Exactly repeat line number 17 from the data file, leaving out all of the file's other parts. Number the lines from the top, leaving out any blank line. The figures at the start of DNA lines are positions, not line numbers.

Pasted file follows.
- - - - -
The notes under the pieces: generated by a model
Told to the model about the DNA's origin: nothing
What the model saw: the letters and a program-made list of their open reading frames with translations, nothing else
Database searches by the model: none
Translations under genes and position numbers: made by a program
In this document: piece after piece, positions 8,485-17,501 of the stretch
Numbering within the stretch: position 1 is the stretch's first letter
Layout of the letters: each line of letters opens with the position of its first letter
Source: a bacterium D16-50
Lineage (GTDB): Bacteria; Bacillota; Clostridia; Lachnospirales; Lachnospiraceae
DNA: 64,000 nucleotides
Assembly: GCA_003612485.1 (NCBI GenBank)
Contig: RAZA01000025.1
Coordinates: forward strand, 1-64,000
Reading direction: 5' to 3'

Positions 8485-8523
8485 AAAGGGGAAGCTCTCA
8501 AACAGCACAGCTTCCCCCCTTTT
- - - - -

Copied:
8485 AAAGGGGAAGCTCTCA